AGU 2020: Tropical forests under a changing environment

As you may know already, the AGU will hold its Fall Meeting 2020 mostly virtual. Abstract submission is now open until Wednesday, 29 July 2020 23:59 EDT/03:59 +1 GMT.

We want to draw your attention to one session in particular. Conveners are Negron Juarez Robinson, Yilin Fang and Cynthia Wright.

Tropical Forests Under a Changing Environment

Tropical forests comprise the most biologically diverse terrestrial ecosystems, cycle more carbon and water than any other biome, and play critical roles in regulating the global and regional climate systems. A better understanding of tropical forest processes is required to advance our understanding of the Earth system and to develop improved Earth System Models (ESMs). 

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Impact of COVID-19 on ATTO

Most everyday activities around the world are restricted due to the COVID-19 outbreak and ATTO is no exception. We are affected by governmental guidance, restrictions on international travel and recently announced INPA policies. And we want to ensure the safety of people, especially those living in the Uatumã Sustainable Development Reserve. We have therefore minimized our field activities at ATTO since last week.

Researchers will not travel to ATTO to collect samples or make measurements until further notice. Scientists from outside Brazil have canceled all travel to Manaus until at least the end of April. The HALO CAFE-Brazil field campaign planned for April and May this year is now officially canceled as well, though we are hopeful it can be rescheduled in the future.

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Wind-tree interactions in the Amazon: INVENTA

We have recently taken a big step to further expand our research with the INVENTA/ATTO project to study. Led by Daniel Marra and Susan Trumbore, we want to investigate wind-tree interactions in the Amazon.

Our goal is to integrate research on tree architecture and bio-mechanics with atmospheric and biogeochemical processes. These affect the dynamics and the vulnerability or resilience of Amazon forests to changing climate. Especially important in this context is the increasing frequency of extreme weather events such as heavy storms and downbursts. Those may lead to increased tree mortality, which may in turn alter forest structure and biodiversity.

To reach this goal, we have installed three research towers of 33 – 36 meters height, stretching just above the forest canopy.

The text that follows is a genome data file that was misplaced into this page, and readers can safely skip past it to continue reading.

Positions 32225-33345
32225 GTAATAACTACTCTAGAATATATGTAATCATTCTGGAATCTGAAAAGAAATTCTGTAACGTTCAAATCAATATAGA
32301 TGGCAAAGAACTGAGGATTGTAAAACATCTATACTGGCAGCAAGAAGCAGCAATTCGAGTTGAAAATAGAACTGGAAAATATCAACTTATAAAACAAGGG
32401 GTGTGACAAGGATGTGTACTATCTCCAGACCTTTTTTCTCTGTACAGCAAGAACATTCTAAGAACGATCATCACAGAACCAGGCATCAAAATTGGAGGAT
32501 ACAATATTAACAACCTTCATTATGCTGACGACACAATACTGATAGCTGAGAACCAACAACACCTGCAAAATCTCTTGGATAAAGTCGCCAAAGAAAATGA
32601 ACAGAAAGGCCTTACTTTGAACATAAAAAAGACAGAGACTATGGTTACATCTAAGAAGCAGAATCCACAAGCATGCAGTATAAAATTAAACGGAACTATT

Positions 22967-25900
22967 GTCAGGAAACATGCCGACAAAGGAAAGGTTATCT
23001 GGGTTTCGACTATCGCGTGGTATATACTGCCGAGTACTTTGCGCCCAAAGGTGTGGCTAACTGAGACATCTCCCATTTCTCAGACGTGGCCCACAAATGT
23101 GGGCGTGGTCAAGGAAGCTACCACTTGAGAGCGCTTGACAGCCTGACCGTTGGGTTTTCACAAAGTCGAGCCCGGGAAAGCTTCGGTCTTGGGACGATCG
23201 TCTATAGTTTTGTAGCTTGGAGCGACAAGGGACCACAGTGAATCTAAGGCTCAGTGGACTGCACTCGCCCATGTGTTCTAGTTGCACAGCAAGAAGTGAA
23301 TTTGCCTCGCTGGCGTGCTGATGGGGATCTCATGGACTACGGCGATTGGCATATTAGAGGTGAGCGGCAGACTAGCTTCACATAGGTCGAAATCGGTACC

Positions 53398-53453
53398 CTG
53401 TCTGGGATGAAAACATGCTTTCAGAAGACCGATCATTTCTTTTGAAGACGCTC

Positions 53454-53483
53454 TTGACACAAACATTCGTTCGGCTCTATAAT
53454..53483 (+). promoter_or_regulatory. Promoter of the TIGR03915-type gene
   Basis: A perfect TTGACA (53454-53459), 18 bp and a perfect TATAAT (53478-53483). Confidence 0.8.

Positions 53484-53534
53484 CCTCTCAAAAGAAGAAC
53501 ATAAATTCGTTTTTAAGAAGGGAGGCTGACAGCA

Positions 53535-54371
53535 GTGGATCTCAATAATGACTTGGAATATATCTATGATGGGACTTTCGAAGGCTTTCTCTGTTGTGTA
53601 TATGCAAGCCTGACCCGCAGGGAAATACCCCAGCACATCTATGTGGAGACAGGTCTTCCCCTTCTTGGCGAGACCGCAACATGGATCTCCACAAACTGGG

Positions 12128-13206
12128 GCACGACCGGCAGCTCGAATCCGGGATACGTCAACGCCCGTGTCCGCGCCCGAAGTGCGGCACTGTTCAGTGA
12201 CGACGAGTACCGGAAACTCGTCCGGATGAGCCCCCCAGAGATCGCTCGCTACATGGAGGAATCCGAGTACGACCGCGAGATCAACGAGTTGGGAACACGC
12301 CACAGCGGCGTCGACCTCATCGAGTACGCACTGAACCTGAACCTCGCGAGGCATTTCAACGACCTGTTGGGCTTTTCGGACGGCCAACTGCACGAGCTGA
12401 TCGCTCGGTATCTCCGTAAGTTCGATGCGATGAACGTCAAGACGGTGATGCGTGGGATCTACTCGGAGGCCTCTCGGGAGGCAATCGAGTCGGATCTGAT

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Capes-Humboldt Research Fellowship

Programme Description

Applicants for the research fellowship are scientists and scholars from all disciplines with excellent qualifications from Brazil. The funding is designed to support post-doctoral researchers at the beginning of their academic careers as well as experienced researchers who have obtained a doctorate less than 12 years ago. The programme offers candidates the opportunity to select a long-term research project and realise it in cooperation with an academic host of their choice at a research institution in Germany. Post-doctoral students receive a monthly sum of EUR 2,600, experienced researchers of EUR 3,100. In addition, there are supplementary benefits for both groups.
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Job offer: postdoc in atmospheric science

We are looking for a postdoctoral researcher to support our team with the challenging and exciting operation of the aerosol measurements at the ATTO site as well as the analysis and publication of the unique measurement data.

The successful candidate will be part of an international team conducting and analysing the long-term observations as well as in-depth process studies of atmospheric aerosols and their links to rainforest ecology, cloud microphysics and hydrological cycling in the Amazon.

Main working location will be Mainz, Germany, with frequent participation in field trips to the Amazon.

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